So some Jews brought a legal action against Paul. They were claiming that Paul’s message was contrary to their own faith. This would remove Christianity’s legal protection if they could show that it was not part of Judaism. The proconsul who was in charge of the proceedings saw that the issue was not one of civil obedience but one of, in his mind, insignificant religious detail. The Romans found the Jewish faith very difficult to comprehend. The Jews were fussy about what they ate and were intolerant of the faith of others. And for some bizarre reason had to travel all the way to Jerusalem from no matter where they were to practice their religion. The Romans could not understand it as they themselves had many temples in all their towns. In all honesty the proconsul could not be bothered with this issue and dismissed the case. The synagogue ruler was then beaten up. Obviously he wanted this doing to Paul but the tables had turned on himself. The blood was literally on his own head (cf v6)! I suspect he was pleased that the person who had brought this insignificant case was being punished. The proconsul was not interested in the beating. He had to keep the fragile peace between the Romans and the Greeks. He had much more important issues to deal with! He had to keep the rather fragile peace in the city. He was probably in Rome when the Jews were expelled from that city and presumably for causing some form of civil disobedience. However the is a warning to us. With progress in spreading the faith comes opposition. This happened time and time again to Paul and I suspect we have all been ridiculed for our faith. If we have not perhaps we should be talking more about it.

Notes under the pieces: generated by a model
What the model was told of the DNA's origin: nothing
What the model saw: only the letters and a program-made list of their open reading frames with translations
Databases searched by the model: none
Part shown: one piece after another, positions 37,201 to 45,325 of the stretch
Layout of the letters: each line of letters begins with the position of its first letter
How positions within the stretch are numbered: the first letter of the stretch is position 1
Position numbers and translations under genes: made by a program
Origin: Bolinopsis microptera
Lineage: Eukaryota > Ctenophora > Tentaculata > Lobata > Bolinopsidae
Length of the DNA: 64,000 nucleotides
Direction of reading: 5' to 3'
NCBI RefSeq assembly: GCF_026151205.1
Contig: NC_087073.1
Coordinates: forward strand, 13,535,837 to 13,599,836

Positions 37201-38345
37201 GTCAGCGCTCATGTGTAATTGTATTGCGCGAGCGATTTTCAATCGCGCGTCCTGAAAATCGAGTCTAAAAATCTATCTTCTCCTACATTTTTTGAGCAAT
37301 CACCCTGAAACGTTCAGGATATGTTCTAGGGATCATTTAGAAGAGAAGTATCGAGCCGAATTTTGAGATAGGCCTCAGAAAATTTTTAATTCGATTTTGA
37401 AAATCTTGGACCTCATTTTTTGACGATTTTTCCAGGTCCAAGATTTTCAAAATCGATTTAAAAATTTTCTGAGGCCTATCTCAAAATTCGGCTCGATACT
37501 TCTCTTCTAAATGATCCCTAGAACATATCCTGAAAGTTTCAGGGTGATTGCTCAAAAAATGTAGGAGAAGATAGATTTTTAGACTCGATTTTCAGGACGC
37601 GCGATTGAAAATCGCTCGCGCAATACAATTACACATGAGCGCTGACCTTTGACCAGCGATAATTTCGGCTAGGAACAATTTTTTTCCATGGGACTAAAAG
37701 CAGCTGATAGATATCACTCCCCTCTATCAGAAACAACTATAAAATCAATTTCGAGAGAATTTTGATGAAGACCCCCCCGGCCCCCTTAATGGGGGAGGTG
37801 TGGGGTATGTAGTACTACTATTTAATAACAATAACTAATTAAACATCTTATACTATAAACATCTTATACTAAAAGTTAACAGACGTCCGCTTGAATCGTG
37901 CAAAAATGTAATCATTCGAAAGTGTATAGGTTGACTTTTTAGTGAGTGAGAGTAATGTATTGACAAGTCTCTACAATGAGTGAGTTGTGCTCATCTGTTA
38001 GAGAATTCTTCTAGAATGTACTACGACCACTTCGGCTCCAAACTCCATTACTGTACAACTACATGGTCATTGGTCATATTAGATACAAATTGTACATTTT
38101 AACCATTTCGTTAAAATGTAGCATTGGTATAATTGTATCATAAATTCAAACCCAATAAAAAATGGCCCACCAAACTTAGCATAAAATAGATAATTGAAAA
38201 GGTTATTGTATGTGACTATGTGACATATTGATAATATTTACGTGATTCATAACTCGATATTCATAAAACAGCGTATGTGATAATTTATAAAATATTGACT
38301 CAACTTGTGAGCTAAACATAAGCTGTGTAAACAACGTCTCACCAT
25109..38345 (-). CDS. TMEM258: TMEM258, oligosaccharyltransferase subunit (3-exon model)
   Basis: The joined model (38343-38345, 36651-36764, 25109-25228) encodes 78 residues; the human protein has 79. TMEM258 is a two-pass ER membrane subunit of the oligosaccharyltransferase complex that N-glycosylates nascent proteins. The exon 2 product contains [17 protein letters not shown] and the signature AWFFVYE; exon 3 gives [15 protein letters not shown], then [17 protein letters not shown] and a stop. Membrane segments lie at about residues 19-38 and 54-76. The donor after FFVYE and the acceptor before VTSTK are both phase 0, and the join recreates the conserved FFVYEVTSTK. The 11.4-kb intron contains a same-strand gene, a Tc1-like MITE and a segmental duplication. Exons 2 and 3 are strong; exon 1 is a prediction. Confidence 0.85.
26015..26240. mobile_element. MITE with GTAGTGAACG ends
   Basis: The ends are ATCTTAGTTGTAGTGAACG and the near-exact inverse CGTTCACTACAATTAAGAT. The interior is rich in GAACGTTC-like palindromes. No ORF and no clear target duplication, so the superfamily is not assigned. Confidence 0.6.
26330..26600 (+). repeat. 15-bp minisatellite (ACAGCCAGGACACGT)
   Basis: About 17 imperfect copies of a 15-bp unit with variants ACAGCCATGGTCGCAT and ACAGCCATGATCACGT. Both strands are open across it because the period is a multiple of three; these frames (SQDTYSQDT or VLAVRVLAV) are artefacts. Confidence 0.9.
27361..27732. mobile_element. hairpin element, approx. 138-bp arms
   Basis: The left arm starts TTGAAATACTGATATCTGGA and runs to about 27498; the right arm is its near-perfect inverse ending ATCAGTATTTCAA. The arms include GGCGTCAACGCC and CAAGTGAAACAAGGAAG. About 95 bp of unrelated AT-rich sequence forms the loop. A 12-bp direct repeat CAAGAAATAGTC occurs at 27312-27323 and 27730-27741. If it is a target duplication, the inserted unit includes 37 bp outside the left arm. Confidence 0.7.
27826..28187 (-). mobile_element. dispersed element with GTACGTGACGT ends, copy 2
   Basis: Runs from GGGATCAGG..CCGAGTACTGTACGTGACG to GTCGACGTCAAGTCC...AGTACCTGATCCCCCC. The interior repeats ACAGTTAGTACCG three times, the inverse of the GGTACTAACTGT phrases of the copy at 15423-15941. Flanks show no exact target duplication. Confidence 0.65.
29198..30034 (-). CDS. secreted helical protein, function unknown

Paul and his new friends then went to Cenchreae, the harbour of Corinth where they boarded a ship going to Ephesus, which was one of the major cities of the Roman Empire. We do not consider how gruelling sea travel was in those days. Cicero did the same journey and it took him 17 days.